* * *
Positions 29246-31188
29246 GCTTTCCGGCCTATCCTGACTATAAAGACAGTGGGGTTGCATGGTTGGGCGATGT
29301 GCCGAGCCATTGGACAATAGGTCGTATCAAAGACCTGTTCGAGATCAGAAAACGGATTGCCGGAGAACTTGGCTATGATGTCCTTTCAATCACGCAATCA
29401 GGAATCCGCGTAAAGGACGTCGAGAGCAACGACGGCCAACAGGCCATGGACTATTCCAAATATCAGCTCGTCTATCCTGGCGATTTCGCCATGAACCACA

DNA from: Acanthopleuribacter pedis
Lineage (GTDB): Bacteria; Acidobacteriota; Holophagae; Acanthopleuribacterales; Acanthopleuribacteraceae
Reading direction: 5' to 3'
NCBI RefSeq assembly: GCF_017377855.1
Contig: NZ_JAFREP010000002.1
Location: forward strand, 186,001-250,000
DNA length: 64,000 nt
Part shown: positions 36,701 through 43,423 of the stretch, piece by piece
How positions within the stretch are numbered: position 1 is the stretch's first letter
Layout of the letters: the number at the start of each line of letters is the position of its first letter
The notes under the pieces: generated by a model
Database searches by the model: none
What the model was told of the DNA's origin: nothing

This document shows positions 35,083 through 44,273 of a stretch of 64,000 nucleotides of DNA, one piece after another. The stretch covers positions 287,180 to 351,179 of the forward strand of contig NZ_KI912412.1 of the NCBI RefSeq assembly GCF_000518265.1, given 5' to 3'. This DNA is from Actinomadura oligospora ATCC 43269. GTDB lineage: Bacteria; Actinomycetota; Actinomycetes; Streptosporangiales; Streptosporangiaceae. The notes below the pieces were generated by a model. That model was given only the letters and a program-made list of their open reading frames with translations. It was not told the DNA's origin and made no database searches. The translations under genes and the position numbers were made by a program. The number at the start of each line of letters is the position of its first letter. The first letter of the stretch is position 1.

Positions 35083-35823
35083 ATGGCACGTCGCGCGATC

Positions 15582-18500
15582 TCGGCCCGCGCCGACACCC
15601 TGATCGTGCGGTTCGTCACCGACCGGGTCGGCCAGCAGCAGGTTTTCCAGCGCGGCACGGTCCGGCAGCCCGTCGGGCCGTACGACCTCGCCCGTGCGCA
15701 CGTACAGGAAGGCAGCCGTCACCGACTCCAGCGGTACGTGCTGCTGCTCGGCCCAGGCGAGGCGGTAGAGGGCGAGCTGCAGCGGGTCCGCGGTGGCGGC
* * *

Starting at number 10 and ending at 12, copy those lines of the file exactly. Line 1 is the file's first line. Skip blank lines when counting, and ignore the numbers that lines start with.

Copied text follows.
Location: forward strand, 186,001-250,000
DNA length: 64,000 nt
Part shown: positions 36,701 through 43,423 of the stretch, piece by piece